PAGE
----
Roland Thaxter Bird, universally and affectionately known to friends and associates as R. T., achieved a kind of Horatio Alger success in the scientific world of dinosaur studies. Forced to drop out of school at a young age by ill health, he was a cowboy who traveled from job to job by motorcycle until he met Barnum Brown, Curator of Vertebrae Paleontology at the American Museum of Natural History in New York and a leader in the study of dinosaurs. Beginning in 1934, Bird spent many years as an employee of the museum and as Brown's right-hand man in the field. His chart of the Howe Quarry in Wyoming, a massive sauropod boneyard, is one of the most complex paleontological charts ever produced and a work of art in its own right. His crowning achievement was the discovery, collection, and interpretation of gigantic Cretaceous dinosaur trackways along the Paluxy River near Glen Rose and at Bandera, Texas. A trackway from Glen Rose is on exhibit at the American Museum and at the Texas Memorial Museum in Austin. His interpretation of these trackways demonstrated that a large carnosaur had pursued and attacked a sauropod, that sauropods migrated in herds, and that, contrary to then-current belief, sauropods were able to support their own weight out of deep water. These behavioral interpretations anticipated later dinosaur studies by at least two decades.
From his first meeting with Barnum Brown to his discoveries at Glen Rose and Bandera, this very human account tells the story of Bird's remarkable work on dinosaurs. In a vibrantly descriptive style, Bird recorded both the intensity and excitement of field work and the careful and painstaking detail of laboratory reconstruction. His memoir presents a vivid picture of camp life with Brown and the inner workings of the famous American Museum of Natural History, and it offers a new and humanizing account of Brown himself, one of the giants of his field.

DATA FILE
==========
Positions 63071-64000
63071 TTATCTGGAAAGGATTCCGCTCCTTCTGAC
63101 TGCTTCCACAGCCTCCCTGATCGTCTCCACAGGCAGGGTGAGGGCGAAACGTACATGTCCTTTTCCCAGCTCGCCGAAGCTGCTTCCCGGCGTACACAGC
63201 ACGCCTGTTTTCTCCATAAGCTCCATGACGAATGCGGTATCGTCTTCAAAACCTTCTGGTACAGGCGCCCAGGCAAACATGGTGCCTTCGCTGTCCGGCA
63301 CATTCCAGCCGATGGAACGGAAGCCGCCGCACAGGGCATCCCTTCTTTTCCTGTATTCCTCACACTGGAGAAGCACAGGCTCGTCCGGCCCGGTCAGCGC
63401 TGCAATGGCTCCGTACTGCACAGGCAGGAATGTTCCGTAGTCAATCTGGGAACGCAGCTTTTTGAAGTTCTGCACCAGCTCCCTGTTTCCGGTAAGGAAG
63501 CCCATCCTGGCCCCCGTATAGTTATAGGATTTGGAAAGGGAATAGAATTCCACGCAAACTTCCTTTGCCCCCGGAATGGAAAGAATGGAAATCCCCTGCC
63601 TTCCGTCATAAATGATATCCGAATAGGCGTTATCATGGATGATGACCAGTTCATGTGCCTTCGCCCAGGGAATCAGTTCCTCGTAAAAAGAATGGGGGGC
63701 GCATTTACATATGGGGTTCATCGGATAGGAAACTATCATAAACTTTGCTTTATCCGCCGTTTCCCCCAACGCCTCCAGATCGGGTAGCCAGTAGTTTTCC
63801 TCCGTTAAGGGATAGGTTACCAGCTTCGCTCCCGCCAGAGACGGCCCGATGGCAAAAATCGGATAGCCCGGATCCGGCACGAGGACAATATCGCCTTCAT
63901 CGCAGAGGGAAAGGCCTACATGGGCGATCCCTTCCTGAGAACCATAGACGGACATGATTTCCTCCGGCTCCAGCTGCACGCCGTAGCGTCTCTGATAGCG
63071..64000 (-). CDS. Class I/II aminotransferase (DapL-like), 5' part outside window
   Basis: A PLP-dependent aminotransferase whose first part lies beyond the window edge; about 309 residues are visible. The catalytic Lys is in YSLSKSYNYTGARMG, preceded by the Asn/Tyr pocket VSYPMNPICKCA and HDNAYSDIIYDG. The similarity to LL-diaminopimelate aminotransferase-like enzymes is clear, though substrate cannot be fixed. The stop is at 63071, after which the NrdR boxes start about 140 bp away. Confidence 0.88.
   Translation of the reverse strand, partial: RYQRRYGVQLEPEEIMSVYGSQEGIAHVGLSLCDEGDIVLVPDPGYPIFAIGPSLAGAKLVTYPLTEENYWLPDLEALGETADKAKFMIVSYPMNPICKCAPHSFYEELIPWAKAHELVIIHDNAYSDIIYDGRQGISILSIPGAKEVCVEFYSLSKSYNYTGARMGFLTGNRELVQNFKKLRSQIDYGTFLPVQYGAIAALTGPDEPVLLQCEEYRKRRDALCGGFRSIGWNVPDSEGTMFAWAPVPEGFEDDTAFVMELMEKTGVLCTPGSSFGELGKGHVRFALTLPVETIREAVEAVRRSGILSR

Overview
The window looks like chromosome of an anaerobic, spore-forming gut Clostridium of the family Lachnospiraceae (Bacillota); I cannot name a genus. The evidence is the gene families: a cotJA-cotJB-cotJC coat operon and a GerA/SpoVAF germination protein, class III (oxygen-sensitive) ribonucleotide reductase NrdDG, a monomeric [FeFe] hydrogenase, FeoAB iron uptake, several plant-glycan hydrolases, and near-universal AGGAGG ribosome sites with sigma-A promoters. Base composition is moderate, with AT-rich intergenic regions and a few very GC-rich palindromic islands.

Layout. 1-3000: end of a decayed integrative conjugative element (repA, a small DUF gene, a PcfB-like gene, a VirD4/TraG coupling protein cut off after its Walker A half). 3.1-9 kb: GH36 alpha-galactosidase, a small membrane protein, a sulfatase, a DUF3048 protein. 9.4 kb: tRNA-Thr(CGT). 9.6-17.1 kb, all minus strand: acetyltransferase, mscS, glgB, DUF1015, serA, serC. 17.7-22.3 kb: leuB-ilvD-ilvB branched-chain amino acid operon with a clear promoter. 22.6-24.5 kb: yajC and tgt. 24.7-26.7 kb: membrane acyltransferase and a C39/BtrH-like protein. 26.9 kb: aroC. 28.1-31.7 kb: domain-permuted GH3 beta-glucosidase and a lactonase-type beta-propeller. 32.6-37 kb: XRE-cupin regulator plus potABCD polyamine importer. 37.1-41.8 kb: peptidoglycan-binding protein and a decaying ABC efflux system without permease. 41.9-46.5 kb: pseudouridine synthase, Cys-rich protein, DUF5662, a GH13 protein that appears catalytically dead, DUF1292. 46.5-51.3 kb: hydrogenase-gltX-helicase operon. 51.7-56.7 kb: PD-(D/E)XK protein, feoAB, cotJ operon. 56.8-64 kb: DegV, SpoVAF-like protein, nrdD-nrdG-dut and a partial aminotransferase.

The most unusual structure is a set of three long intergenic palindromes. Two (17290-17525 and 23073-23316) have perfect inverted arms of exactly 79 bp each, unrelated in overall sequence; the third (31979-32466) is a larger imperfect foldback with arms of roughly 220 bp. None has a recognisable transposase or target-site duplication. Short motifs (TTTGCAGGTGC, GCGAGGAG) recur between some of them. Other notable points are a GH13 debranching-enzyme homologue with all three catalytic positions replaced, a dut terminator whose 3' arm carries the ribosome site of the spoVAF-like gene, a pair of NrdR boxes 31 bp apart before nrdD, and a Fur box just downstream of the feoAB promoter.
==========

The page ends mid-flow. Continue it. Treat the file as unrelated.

Bird's memoir has been supplemented with a clear and concise introduction to the field of dinosaur study and with generous illustrations which delineate the various types of dinosaurs.
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R. T. Bird, as he was called, made spectacular finds of dinosaur remains in the West during the 1930s. In later years he recalled the excitement of the finds; the dangers, frustrations, and fun of the camps; the brilliance of Brown, for many years curator of vertebrate paleontology of the American Museum of Natural History; and the drudgery of assembling the fragments to create some of the most spectacular displays in the world. Bird was a natural writ erdirect, understated, often witty. A concise introduction to vertebrate pale ontology, careful editing, and skillful captioning under the many photographs and drawings contribute to a lively vol ume for anyone interested in fossil- hunting in general and dinosaurs in par ticular. A good choiece for special collections and public and high school libraries. Walter C. Allen, GSLIS, Univ. of Illinois, Urbana
Copyright 1986 Reed Business Information, Inc.
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